I was offered to buy Bitcoin for today's spot price (MtGox to be specific). So, I am wondering, what is the spot price and how is it calculated? Is there a standard tool to look it up?

4 Answers 4


Just like with other commodities, there can be multiple "spot price" numbers.

With gold, for instance, there can (and usually will) be different price on the Comex exchange versus the price the at the auctions in London for local delivery there.

So when referencing the spot price, that is ambiguous until the specific market whose prices will be used are clearly defined.

Even then there is the issue of the the bid/ask spread at any point in time. Since there is no regulations defining how spot price is computed, there is ambiguity between whether the highest bid offer should be the spot price, or the lowest ask offer. Others might consider the value from last trade as being the spot price. Another approach is to find the value exactly in the middle of the bid and ask and deem that as the spot price.

BitPay uses an algorithm that attempts to be fair in determining "spot price" by using multiple exchanges:

And Coindesk provides a proprietary spot price service where "spot price" also is computed using data from multiple exchanges:


I believe on the precious metal markets, the spot price is fairly uniform because of the large amounts of money involved and arbitrage. The spot price it the average of the bid and ask of the highest valued traders (i.e., the lowest spread which may be only a few pennies). During some times of the day 3 or more major exchanges around the world are trading. If the price on one exchange is significantly higher than another, a big trader will buy on the lower exchange and simultaneously sell on the higher. Instant profit with almost no risk.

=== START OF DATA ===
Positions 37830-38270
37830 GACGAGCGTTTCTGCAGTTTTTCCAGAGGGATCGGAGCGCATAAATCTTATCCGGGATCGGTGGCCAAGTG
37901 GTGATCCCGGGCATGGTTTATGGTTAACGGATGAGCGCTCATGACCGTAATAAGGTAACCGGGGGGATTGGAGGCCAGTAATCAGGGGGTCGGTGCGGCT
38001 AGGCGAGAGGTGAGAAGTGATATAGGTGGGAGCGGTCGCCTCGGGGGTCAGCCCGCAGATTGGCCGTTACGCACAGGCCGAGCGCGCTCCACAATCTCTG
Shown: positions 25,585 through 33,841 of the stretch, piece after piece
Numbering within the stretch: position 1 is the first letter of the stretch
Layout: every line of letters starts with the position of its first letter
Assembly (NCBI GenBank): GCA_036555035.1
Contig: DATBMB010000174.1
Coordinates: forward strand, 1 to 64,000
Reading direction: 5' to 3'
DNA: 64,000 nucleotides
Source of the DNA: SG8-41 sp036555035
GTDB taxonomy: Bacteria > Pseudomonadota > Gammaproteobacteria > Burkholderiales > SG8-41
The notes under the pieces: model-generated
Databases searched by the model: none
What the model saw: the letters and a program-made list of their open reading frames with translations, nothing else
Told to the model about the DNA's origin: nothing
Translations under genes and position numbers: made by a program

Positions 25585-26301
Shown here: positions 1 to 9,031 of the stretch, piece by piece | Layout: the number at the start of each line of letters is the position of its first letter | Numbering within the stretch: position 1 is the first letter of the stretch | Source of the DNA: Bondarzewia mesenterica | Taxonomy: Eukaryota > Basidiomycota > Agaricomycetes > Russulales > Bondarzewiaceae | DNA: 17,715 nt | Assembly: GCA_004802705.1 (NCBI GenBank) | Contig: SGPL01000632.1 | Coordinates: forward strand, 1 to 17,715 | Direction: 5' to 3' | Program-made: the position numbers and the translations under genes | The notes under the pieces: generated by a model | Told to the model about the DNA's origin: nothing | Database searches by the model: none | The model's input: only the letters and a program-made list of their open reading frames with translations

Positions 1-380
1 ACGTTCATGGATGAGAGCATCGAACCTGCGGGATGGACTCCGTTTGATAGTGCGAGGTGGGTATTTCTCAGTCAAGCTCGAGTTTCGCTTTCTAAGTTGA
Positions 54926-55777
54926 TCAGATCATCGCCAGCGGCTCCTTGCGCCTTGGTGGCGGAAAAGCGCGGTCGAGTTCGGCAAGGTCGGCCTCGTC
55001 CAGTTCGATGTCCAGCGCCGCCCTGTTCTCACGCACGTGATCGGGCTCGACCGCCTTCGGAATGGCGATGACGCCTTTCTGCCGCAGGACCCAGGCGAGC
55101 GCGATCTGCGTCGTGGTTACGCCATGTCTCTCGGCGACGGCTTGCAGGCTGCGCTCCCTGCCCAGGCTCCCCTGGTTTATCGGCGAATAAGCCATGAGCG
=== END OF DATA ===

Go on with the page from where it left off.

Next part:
Stephen Gornick is correct. I deal with several metal brokers, some run their own exchanges, so when they quote spot they are quoting their spot, which is always higher than New York, London, or whichever major market may be open at that time. They also set their own spread rather than market makers. When Bitcoins trade in New York and Hong Kong, then spot may really be spot.


Spot pricing is calculated by looking at amounts and prices in the bids/offers that everyone has posted, and adding them up until they meet your what you are willing to sell/buy.

I'm not sure if that's a great explanation, but incidentally, I created an application that illustrates this a while ago: http://btc-spot-pricing.johnhenry.c9.io/

  • I'm having some issues with c9.io, so that app may not be working properly. Sorry. :/
    – John Henry
    Sep 11, 2013 at 22:40

There is not single "spot price" for bitcoin. There are only bid and ask prices on various exchanges, for various currencies.

You have to factor in how much BTC you want to buy and then look at the order book to see what price you will pay to buy or sell.

There is a tool to view all markets for a given currency, see http://bitdango.com/currencies to view all currencies. Then pick a specific one (USD, EUR, PLN, etc) you are interested in. For example, here is the USD URL: http://bitdango.com/markets?quoteCurrencies=USD - that gives you all the bid/ask prices for Bitcoin Markets that support USD.

  • 1
    I downvoted, and let me explain why: First, this answer is arguably false, because there are several services that offer spot-prices for Bitcoin (e.g. see the accepted answer). Second, your answer doesn't sufficiently address the main question "What is a spot-price?", third, the linked tool provides something similar with the bid/ask prices, but doesn't show a spot-price, which is explicitly the topic of this question.
    – Murch
    Sep 26, 2013 at 19:26
  • @Murch - ok, I think this is what you are looking for: bitdango.com/currency/BTC/rates - the "spot" price of BTC, against other currencies.
    – Paul Fryer
    Oct 21, 2013 at 23:31

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